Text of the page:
Mile 1220.5 to mile 1251.5 (plus .5 to water)
The mosquitoes arrive just before bed- big fat swarms of them, bumping up against our faces, whining like little single engine planes. I pull my mosquito headnet over my face and try to sleep- the mesh on my shelter is busted and I’m going to send it into zpacks for repair (thanks, zpacks!) but I haven’t gotten around to doing it, yet. The mesh headnet falls against my face and I can see the bugs, bumping up against it. Their whining grows louder and louder. And it’s hot in here! It’s hot tonight, and I’m all the way in my sleeping bag. How am I ever going to sleep?
Later after the stars come out the mosquitoes go to sleep, and so do I. I tear the mesh off my face, breathe the good night air, and fall into peaceful slumber. Until just before dawn, when they reappear- and so I’m awake, curled on my side with my headnet over my face, wishing, so badly, that I was asleep.
Being awake’s not so bad, though, when you think about it. Sitting in the dirt on my deflated neo-air, happily eating granola in protein powder and water like a little kid eating fruit loops in chocolate milk. Then it’s time to hike- we set out just after 6, per usual (except for the days we start later) and all day we’re walking on the ridges or just below the ridges, in the dry, cluttered forest there. The doug-firs are big and their bark is bright with neon green lichen, the path is dusty and hot. The water sources are springs a half mile off the trail, magic water bubbling up from the earth.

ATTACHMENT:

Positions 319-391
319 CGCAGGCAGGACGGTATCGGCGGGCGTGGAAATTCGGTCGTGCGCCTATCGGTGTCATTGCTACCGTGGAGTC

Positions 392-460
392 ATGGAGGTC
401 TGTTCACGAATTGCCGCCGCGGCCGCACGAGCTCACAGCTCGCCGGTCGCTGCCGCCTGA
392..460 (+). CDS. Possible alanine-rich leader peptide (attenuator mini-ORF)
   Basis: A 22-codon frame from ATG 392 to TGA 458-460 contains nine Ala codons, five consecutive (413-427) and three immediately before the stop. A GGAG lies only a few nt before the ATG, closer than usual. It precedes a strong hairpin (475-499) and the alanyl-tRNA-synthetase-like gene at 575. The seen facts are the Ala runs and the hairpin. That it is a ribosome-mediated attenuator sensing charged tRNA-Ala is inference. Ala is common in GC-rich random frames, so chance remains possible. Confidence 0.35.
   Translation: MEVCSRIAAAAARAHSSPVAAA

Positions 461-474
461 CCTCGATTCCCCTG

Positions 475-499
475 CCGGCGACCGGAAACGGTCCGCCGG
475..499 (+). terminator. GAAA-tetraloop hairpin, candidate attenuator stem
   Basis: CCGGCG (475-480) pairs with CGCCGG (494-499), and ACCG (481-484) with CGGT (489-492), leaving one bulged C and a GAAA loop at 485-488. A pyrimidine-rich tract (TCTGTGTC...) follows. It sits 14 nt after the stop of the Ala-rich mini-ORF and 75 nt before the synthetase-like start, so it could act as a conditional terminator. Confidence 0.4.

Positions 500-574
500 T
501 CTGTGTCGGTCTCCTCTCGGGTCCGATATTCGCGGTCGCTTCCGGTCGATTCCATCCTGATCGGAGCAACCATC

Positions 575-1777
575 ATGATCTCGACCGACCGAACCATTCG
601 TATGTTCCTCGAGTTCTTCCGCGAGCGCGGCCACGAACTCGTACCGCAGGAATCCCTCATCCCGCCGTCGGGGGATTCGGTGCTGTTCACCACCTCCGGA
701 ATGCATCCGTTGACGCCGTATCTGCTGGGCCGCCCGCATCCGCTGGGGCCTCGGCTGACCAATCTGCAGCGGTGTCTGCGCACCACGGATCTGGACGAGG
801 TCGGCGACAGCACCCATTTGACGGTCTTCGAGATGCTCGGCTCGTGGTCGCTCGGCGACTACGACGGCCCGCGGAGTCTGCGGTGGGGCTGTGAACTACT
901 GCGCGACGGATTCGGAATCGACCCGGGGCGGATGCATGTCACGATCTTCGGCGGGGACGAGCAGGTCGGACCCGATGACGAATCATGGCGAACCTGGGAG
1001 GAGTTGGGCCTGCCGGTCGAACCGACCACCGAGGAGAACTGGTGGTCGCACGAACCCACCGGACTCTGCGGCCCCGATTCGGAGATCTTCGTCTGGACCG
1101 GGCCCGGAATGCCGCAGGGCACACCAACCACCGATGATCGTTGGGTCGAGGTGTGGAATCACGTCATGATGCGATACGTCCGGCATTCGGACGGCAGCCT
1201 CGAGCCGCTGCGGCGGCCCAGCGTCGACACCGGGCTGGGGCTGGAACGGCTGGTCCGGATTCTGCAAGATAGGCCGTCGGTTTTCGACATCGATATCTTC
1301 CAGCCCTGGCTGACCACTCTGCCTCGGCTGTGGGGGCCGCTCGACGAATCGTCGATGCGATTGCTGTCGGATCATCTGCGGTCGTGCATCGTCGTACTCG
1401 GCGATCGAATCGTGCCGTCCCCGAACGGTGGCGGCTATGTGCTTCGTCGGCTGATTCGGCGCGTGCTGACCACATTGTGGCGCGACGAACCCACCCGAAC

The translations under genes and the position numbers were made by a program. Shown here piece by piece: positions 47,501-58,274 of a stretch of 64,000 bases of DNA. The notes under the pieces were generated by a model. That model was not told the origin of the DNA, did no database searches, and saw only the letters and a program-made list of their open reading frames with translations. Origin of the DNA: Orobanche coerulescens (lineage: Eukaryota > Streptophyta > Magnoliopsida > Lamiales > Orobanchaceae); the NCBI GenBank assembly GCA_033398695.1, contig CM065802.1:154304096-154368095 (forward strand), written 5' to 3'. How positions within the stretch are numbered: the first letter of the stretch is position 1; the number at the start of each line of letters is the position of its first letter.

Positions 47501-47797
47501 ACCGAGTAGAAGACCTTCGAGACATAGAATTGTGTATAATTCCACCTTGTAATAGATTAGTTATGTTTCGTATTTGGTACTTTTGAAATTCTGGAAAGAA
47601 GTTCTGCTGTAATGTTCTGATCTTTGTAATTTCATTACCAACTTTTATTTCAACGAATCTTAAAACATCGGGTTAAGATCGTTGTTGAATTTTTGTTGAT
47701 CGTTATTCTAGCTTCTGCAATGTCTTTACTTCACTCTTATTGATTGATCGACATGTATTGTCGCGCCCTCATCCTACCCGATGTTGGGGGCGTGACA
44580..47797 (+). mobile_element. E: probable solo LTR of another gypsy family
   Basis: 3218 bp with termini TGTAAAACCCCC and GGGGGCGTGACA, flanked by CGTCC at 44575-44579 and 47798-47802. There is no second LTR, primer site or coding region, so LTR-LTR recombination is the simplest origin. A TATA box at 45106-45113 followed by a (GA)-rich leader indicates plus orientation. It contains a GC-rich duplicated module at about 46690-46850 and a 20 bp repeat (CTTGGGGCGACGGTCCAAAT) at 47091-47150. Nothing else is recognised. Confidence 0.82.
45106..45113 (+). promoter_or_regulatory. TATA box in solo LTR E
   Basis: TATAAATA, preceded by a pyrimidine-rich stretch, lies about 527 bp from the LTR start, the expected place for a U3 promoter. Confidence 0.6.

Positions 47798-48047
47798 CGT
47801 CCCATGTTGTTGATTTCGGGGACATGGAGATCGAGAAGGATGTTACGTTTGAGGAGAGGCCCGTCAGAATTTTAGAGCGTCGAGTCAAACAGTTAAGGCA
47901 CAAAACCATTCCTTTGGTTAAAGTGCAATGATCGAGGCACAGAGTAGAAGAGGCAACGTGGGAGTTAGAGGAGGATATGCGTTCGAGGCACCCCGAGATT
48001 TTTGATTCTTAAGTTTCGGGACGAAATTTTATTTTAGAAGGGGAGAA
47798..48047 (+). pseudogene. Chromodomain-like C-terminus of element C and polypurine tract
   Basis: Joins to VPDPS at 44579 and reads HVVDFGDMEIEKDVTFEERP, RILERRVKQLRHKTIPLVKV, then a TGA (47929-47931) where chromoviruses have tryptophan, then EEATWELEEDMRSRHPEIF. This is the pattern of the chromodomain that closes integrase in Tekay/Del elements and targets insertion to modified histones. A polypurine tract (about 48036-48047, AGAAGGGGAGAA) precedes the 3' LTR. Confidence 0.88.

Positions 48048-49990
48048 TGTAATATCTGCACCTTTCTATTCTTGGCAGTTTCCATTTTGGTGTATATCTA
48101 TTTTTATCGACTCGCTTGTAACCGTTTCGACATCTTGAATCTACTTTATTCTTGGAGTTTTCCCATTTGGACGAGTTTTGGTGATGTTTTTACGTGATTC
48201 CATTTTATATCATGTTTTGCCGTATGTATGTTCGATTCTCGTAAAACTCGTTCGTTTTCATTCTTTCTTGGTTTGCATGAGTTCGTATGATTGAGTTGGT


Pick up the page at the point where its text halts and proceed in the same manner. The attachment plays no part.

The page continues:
It’s hot in this section! It’s hot in Northern California! My feet feel tender and gritty, I’m sunburned in strange places, I have a touch of chafe. My throat is dry, I keep running out of water. What is this, the desert? Then I’m hiking with Twinkle and we’re switchbacking down, down, down, to 2 thousand feet elevation, the lowest we’ve been since the desert. Down to the middle fork of the Feather River which, if I remember correctly, is the best swimming hole of, like, the entire trail.
We reach the footbridge over the river at 6:30. It’s lush down here, green plants, mossy oaks, the air is thick and muggy- real summer! Notachance, Mack, Woody, Wildo and Big Sauce are here- laying like drowned rats on the sun-warmed rocks next to the swimming hole, which flows from deep granite pool to deep granite pool, just cold enough to be refreshing.
I pick my way along the rocks, strip off my clothes, and jump in. I’m swimming against the current, I’m swirling around, I’m climbing up and over the warm rocks. The water is clear and deep and it’s making me new again. I’m a seal, I’m a little animal, I’m a river otter. The dust is gone, my chafe is gone, I’m free. Swimming holes like this one are proof that the universe loves us.
We camp in the soft campsites next to the river, the mosquitoes go to bed, the white noise of the river is all around us. The stars come out. We sleep.
Photos on instagram.